The process of choosing this jury went on all day. Waiting in the hallway outside the courtroom, the pool of a few dozen prospects blended well with the associates of local gang lords whose trials were taking place in the same building. Not one of the candidates resembled Clark or someone he might have relaxed with at the Lotos Club, but many of them had the class and ethnic markers of "service people," the folks he'd probably engaged as cleaners and gardeners. The euphemism that sprang to mind was "urban." One middle-aged Latino man with a lordly stomach, a curled, waxed mustache with twisted points, and a sizable tattoo partially visible above his collarline, wore his straw hat and dark shades into the courtroom when the bailiff called his name. "Clark's defense will definitely want that guy," whispered Frank Girardot, the editor of the Pasadena Star-News and a veteran trial reporter who'd covered the Simpson case. Girardot was right; the big fellow made the cut.
Judge George Lomeli worked his way through the long procession of candidates, many of whom spoke halting English, while others seemed past their prime as alert, analytic intellects. Lomeli appeared well-suited for the case, a handsome man with a sharp but genial manner that combined authority and wit and even a hint of debonair Old Hollywood. He looked good in his robe, which matched his hair and mustache, and he appealed to the candidates' sporting sides by promising an "interesting" trial. Lots of folks tried to beg off anyway, citing work conflicts, family difficulties, and religious holidays. Of those who seemed most inclined to do their duty, some appeared to have little else going on. This bothered me. If I, the Princeton and Oxford graduate, had fallen for Clark's ingenious stratagems, how would these people penetrate the veil? With some jurors, I feared a culture clash. I'd seen a list of the prosecution's witnesses, among whom were several white-shoe finance types who'd known Clark in his late-1980s guise as Christopher Crowe, a hungry Wall Street bond guy. The working-class jurors might find these smoothies baffling, or loathe them on sight. Would it matter? No idea. I'd never attended a murder trial before. I'd certainly never had a stake in one.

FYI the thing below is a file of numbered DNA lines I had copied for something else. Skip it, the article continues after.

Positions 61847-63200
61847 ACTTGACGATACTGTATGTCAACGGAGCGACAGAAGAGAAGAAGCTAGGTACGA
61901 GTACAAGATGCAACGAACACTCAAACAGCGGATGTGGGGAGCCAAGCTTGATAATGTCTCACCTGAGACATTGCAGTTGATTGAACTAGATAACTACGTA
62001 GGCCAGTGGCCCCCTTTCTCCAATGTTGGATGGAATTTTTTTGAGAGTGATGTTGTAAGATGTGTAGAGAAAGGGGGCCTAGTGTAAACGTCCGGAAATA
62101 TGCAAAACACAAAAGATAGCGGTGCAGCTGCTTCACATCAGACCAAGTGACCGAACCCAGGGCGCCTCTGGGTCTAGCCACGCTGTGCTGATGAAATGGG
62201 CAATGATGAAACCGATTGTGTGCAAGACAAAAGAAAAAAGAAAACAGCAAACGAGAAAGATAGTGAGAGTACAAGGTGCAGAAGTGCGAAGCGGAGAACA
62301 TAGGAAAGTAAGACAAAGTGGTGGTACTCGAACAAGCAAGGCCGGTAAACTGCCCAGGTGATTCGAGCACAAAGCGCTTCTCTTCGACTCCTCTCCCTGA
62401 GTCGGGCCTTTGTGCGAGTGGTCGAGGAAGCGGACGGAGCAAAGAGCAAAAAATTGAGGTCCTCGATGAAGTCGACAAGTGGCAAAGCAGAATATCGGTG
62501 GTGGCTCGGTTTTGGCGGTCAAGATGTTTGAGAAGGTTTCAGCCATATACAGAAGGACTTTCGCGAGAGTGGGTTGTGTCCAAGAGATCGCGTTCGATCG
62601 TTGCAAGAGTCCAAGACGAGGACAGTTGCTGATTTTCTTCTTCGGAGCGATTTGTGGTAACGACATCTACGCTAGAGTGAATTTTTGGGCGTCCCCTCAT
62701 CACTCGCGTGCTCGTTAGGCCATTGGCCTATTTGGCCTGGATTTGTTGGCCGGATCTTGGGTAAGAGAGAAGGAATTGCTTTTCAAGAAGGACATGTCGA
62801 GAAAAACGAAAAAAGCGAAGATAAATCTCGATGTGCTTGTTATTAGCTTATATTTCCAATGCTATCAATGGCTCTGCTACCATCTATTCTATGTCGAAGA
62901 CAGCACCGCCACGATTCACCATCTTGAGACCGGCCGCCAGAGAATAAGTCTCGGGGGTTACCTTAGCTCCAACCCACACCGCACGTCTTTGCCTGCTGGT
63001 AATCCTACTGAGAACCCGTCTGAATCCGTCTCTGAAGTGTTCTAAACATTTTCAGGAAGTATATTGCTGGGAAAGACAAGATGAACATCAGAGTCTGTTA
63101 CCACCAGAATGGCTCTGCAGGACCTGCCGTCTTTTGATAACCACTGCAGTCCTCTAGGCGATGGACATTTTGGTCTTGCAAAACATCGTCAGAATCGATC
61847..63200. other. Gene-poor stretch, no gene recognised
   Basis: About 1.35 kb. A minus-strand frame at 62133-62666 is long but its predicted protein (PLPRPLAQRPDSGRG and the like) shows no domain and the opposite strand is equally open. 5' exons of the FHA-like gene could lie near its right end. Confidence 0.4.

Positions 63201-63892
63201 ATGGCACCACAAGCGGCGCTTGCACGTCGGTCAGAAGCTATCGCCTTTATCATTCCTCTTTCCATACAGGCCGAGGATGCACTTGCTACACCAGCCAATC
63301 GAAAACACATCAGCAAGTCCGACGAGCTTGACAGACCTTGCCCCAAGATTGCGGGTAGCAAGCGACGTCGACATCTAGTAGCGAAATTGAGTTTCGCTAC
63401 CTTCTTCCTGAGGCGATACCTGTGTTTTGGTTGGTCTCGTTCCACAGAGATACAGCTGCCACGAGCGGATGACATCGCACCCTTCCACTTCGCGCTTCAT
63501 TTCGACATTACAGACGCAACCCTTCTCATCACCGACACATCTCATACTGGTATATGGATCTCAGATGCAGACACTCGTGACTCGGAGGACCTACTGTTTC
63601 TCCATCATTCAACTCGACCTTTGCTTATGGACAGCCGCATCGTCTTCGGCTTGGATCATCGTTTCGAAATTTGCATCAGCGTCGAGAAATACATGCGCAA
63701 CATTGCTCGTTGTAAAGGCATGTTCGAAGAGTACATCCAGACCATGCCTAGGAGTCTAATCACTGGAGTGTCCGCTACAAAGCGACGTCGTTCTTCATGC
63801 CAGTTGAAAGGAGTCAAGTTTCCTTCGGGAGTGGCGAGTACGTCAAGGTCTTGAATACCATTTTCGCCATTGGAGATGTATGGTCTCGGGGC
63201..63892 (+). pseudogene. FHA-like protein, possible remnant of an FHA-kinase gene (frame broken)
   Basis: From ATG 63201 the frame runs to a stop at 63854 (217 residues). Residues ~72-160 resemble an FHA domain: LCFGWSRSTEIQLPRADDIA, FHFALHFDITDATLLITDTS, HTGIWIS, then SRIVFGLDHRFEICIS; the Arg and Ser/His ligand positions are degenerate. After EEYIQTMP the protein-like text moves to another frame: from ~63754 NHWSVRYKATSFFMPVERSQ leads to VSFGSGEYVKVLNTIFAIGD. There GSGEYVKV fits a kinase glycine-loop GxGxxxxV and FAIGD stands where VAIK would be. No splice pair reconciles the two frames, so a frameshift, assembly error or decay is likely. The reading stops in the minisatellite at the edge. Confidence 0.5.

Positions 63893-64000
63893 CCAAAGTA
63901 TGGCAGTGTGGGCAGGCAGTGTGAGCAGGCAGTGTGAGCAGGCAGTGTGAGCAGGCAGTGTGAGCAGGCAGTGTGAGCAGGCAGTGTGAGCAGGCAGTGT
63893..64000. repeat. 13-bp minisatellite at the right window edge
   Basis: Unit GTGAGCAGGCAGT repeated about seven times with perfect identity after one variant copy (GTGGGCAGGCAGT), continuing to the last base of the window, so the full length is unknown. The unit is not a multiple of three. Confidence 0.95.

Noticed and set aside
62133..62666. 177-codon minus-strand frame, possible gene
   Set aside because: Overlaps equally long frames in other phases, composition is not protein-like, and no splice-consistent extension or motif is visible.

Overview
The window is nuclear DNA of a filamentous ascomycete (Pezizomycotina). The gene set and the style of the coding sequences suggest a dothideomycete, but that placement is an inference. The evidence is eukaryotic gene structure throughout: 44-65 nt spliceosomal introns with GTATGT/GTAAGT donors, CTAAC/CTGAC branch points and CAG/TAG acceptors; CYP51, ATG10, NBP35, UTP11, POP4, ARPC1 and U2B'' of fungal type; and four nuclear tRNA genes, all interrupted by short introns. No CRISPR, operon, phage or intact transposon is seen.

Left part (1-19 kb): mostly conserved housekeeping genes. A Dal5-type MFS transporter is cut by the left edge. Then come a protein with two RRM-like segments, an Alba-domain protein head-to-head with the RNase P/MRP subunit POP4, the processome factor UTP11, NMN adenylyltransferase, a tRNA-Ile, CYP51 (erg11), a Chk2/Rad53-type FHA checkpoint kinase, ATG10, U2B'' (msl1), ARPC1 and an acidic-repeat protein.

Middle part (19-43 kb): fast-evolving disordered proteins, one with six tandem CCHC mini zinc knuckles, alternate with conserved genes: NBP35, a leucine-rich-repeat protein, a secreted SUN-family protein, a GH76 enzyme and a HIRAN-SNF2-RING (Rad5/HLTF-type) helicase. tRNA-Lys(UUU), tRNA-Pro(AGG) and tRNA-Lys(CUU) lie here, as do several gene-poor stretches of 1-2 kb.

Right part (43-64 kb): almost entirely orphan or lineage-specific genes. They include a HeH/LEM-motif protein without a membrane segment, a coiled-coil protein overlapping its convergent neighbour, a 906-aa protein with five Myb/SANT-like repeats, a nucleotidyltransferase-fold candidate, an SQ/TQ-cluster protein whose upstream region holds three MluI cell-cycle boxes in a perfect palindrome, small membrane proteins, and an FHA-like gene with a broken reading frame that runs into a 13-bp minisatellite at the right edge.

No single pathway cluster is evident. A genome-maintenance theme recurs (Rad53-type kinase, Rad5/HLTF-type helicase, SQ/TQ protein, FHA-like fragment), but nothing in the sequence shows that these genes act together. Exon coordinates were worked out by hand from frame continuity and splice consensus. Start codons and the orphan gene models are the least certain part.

My stake in this one was hard to formulate. The harm Clark had caused me wasn't grave enough to instill a lust for vengeance, but I hardly wished him well. The murder aside, he had a lot to answer for, and the trial was likely to offer him many rebukes, even if it spared him the ultimate one. Gratifying and fascinating viewing. I hoped my time here would educate me, toughen me. Having been beguiled by his magic show, I would now be able to go backstage and see the tricks he'd played explained. "That Walter Kirn is one shrewd judge of character"–this had never been said of me. Maybe the trial would wake me up.